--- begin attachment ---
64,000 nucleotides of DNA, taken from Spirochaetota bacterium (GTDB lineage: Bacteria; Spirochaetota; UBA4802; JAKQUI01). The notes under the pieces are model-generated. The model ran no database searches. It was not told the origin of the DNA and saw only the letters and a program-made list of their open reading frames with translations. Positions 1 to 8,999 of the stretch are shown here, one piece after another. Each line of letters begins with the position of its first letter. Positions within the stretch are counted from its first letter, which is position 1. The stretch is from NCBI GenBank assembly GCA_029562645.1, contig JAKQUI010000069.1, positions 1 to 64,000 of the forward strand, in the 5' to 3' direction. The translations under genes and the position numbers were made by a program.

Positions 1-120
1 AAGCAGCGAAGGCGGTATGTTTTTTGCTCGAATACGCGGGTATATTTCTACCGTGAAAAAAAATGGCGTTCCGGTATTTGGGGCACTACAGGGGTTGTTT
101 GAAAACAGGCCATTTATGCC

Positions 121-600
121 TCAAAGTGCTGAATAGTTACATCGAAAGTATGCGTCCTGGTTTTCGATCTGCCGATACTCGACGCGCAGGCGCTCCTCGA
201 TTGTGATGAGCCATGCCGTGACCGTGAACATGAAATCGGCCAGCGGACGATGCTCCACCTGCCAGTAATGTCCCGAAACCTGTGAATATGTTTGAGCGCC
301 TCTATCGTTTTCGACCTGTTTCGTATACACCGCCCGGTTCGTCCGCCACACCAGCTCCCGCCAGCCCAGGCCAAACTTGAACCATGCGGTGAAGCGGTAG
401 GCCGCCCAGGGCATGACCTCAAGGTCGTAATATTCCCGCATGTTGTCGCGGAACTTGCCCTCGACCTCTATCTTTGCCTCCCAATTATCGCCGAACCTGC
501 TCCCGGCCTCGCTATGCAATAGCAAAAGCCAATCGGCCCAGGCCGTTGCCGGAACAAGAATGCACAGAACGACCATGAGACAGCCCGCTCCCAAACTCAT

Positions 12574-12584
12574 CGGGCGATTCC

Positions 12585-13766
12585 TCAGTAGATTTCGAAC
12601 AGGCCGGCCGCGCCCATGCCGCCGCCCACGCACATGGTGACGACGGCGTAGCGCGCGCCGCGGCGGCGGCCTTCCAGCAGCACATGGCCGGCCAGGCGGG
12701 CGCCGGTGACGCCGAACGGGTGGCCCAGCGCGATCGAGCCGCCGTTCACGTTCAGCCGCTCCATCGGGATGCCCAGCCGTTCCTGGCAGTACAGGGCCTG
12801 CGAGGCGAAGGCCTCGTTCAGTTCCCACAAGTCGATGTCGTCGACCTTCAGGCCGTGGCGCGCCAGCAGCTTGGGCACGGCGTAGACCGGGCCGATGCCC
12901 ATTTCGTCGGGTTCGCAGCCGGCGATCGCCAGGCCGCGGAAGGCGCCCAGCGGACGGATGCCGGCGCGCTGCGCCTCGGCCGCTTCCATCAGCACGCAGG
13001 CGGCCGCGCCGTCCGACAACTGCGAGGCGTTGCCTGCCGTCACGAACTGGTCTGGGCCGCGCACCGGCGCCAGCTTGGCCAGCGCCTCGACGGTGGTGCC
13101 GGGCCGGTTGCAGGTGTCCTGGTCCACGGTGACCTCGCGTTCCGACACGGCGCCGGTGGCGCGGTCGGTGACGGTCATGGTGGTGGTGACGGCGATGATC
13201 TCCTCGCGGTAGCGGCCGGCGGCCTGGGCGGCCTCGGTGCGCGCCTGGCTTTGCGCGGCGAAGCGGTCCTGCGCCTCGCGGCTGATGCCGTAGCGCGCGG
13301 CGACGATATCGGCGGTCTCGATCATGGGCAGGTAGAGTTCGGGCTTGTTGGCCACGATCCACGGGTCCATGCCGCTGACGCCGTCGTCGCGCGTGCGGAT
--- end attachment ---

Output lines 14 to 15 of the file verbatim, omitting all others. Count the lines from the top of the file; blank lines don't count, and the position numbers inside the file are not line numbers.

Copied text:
12585 TCAGTAGATTTCGAAC
12601 AGGCCGGCCGCGCCCATGCCGCCGCCCACGCACATGGTGACGACGGCGTAGCGCGCGCCGCGGCGGCGGCCTTCCAGCAGCACATGGCCGGCCAGGCGGG